Adams Papers

To John Adams from Henry Grand, 15 February 1783

From Henry Grand

a Paris ce 15 fevr. 1783


La situation des Finances ici est telle que je suis obligé de recourir à tous les moyens propres à les améliorer & comme la Voye de vôtre Emprunt en Hollande peut y contribuer M. Franklin ma autorisé en consequence à ecrire aux Messieurs d’hollande qui en sont chargés, la lettre que j’ai lhoñeur de vous remettre ici, vous priant de vouloir bien joindre vôtre Aprobation à celle de M. franklin. afin que je puisse encore la faire partir par le Courrier de ce matin.1

J’ai lhonneur d’etre avec tout le Respect possible / Monsieur / Vôtre très humble & très obeissant serviteur,



Paris, 15 February 1783


The financial situation here is such that I am forced to resort to all necessary means to improve it. As the loan you are arranging in Holland may prove helpful, Mr. Franklin has authorized me to write to the Dutch bankers responsible. I have the honor to enclose my letter to them and ask you to append your approval to that of Mr. Franklin so that I can yet dispatch it with this morning’s post.1

I have the honor to be with all possible respect, sir, your very humble and very obedient servant


RC (Adams Papers); internal address: “Son Excellence Monsieur J Adams Paris.”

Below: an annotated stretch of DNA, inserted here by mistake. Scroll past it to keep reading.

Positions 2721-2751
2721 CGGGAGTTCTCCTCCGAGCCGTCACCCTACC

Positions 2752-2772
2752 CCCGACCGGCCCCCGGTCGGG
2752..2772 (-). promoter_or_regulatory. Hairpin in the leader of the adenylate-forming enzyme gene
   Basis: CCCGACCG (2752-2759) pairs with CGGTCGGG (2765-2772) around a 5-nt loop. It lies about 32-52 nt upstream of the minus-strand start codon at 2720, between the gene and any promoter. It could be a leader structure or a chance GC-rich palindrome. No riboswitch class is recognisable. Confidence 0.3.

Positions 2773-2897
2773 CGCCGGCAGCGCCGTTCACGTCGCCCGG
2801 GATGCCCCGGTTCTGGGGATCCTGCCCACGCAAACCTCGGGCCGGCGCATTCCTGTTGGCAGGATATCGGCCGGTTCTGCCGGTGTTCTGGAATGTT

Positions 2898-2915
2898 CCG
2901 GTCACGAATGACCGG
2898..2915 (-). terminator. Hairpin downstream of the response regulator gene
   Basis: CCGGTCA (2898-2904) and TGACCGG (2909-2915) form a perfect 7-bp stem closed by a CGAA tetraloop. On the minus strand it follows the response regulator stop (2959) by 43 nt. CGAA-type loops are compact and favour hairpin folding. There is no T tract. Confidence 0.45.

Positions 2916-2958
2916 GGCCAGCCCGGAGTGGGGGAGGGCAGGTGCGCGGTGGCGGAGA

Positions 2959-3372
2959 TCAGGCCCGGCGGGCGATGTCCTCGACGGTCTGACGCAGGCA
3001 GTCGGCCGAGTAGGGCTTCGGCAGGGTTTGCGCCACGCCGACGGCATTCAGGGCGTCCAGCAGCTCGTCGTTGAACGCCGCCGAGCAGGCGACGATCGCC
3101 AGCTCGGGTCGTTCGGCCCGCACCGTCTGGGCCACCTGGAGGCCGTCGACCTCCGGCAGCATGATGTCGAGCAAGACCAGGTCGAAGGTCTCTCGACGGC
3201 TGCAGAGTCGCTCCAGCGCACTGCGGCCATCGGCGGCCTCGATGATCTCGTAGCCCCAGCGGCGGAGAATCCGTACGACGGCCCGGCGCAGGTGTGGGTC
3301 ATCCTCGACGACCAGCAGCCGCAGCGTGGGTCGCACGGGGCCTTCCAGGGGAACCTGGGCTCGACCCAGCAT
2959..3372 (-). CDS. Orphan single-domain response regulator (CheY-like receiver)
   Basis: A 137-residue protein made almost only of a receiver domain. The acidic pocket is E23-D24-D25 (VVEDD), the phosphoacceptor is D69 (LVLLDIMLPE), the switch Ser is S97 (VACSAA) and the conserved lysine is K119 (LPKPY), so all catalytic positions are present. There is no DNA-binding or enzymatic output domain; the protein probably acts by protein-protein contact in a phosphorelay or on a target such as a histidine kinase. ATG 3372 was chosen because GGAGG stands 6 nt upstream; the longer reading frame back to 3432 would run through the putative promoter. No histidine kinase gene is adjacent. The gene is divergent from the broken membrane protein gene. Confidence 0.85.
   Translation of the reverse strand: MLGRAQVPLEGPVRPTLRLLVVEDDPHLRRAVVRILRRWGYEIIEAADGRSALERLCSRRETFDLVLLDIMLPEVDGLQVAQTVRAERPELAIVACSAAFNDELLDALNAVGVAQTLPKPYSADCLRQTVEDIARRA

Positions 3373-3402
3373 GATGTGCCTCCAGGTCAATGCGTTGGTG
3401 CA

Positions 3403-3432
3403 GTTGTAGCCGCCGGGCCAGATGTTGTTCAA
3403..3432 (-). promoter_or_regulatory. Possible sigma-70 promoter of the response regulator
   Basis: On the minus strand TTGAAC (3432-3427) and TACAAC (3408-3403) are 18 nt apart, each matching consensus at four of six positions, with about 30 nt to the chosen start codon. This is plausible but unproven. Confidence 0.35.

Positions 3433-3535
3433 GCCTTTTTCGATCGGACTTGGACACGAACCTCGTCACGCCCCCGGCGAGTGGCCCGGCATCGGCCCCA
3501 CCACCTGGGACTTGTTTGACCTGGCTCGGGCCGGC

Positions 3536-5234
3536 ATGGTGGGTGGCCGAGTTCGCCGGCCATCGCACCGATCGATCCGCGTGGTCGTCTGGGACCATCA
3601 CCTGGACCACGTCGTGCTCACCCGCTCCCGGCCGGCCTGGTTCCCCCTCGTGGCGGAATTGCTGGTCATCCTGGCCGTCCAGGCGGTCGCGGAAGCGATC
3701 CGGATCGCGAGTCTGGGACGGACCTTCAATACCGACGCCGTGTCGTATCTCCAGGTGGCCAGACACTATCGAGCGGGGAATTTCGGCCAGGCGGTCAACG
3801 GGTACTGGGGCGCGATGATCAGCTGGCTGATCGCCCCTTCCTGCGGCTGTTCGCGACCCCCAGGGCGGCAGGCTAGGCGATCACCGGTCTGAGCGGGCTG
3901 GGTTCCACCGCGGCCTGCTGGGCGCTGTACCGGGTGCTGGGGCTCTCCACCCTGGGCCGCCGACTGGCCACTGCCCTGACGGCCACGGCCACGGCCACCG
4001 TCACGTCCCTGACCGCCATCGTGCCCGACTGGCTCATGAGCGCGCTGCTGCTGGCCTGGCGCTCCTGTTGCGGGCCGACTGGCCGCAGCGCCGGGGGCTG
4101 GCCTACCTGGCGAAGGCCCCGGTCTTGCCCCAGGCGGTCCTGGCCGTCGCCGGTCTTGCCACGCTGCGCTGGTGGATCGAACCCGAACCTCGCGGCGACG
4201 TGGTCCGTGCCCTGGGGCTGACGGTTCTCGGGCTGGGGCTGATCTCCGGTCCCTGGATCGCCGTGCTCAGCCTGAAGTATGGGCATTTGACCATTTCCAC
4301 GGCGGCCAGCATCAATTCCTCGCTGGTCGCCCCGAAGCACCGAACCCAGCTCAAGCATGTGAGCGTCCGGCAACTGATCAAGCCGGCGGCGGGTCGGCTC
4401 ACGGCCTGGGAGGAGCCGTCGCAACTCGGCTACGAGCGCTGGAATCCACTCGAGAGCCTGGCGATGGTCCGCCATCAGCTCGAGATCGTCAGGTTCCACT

1Grand’s letter to the consortium has not been found, but he also wrote to Robert Morris on 15 Feb. and laid out the demands for funds that were producing the crisis alluded to in this letter to JA. Grand noted that the quarterly subsidy from France had already been received and expended, leaving him with virtually nothing to pay, among other things, the bills of exchange and loan office certificates just received from Morris; interest on the Dutch loan guaranteed by France; bills accepted, but not paid, by John Jay at Madrid; and the ministers’ salaries (Morris, Papers description begins The Papers of Robert Morris, 1781–1784, ed. E. James Ferguson, John Catanzariti, Elizabeth M. Nuxoll, Mary A. Gallagher, and others, Pittsburgh, 1973–1999; 9 vols. description ends , 7:435–436). Under these circumstances it is understandable that Grand would turn to JA’s 1782 loan and the consortium for relief. For JA’s view of Grand’s demand, see his 23 Feb. letter to the consortium; but see also the consortium’s response of 3 March, both below.

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